Alf Svensson’s ethical undertaking

At 70 years old, there’s no sign of Alf Svensson slowing down.

Alf Svensson's ethical undertaking

Having been a member of the Christian Democrat Party (Kristdemokraterna) since its conception in 1964, the politician and archetypal family man says he’s ready for the next step in his career: running for a seat in the EU Parliament.

“I can’t emphasize enough how great the EU idea is,” says Svensson. “Almost everything important is decided in the EU Parliament. About 60 to 70 per cent of decisions made in Sweden have some connections with the decisions taken by the EU.”

Svensson says his interest in politics first began when he was a university student in the early 1960s, and he joined the Christian Democrat Party in 1964. He was leader of the party from 1973 to 2004, in addition to being a government minister for development aid and human rights and deputy foreign minister from 1991 to 1994.

His career has earned him a sizeable reputation, which he says he hopes to use to help achieve his platforms if elected to the EU Parliament.

“I’ve had a good network with European politicians,” Svensson says. “Everyone now speaks of environmental problems and economic crisis. But for me the central point is to continue emphasizing that peace for Europe is an essential issue.”

Svensson says without peace and respect for human rights as a foundation of society then “there’s no point in discussing any other issues.” He says if elected, in addition to improving ethics, he hopes to help all Balkan countries join the EU. Plus, he says he supports an idea he recently read about – the potential creation of a museum of EU history.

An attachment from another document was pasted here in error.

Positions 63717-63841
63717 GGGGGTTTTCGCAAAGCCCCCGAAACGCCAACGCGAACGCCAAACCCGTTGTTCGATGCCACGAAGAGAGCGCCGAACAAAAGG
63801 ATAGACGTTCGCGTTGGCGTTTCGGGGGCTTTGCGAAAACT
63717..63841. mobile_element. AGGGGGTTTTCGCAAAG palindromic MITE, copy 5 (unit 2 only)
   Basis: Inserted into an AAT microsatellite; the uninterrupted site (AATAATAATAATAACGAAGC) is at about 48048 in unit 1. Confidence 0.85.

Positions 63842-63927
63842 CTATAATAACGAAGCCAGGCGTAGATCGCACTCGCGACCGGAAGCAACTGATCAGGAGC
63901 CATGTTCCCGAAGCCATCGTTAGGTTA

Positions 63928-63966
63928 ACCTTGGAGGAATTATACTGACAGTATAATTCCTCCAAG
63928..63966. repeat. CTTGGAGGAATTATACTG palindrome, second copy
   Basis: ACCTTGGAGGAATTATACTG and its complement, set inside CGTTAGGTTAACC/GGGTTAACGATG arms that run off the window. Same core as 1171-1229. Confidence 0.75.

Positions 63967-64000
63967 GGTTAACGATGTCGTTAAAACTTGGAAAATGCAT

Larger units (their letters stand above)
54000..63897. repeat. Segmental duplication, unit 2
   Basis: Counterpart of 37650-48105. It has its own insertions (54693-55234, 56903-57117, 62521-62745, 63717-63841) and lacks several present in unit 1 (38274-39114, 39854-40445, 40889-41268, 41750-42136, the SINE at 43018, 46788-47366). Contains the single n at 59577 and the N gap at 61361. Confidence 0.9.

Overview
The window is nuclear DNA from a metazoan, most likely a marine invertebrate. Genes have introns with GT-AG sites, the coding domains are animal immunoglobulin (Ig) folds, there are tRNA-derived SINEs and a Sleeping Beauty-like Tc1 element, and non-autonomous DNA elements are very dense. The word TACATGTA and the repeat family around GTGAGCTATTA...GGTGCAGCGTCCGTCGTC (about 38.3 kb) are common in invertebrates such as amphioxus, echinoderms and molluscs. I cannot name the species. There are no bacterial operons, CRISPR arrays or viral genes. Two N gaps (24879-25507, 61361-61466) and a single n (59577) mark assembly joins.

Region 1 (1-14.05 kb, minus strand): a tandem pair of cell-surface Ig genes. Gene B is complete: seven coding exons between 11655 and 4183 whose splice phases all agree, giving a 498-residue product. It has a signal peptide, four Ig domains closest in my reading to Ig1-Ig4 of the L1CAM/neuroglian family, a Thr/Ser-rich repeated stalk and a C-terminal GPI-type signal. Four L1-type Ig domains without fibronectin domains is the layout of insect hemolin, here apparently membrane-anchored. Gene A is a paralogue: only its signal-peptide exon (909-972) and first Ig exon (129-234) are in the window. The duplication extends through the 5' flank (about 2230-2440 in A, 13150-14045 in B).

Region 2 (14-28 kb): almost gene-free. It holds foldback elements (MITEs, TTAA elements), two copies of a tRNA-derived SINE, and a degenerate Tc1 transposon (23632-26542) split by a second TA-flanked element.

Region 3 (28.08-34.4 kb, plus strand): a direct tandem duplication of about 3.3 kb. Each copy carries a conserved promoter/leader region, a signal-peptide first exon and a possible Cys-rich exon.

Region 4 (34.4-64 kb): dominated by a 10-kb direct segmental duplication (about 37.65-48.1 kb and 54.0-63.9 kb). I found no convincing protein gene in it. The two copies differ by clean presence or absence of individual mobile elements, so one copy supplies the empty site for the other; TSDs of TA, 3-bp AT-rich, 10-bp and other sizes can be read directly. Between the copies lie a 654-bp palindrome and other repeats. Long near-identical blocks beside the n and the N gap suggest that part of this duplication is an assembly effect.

“For me, it’s difficult to understand why people don’t take the possibility to vote,” Svensson says. “It’s not too hard to vote. I am disappointed that it’s so difficult to engage people for the EU Parliament election.”

Svensson lives with his family in Gränna, 300 km south of Stockholm, but says he is up for the task of commuting weekly to Brussels.

“I’m campaigning to work as hard as I can, and I really look forward to the election,” Svensson says.

“Many Swedes understand that I emphasize more than, I dare to say, any other politicians the necessity of ethical values. We must have a society where something is right and something is wrong. We must speak about cultural values we got from Christian ethics.”

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Sweden’s political pirates signal internet’s election power

If tech-savvy campaigning helped power Barack Obama to the White House, the election of Sweden's Pirate Party in Europe signals that Internet and related privacy issues are political drivers for young voters.

Sweden's political pirates signal internet's election power

The party, which wants an internet filesharing free-for-all while beefing up internet privacy, won 7.1 percent of Sunday’s votes, taking one of Sweden’s 18 seats in the EU Parliament.

“It’s fabulous political recognition,” 37-year-old founder Rick Falkvinge, an information technology entrepreneur, told AFP. “And it hasn’t come from the ‘establishment,’ the mainstream voters. It has come from the ground, the citizens, and it feels great.”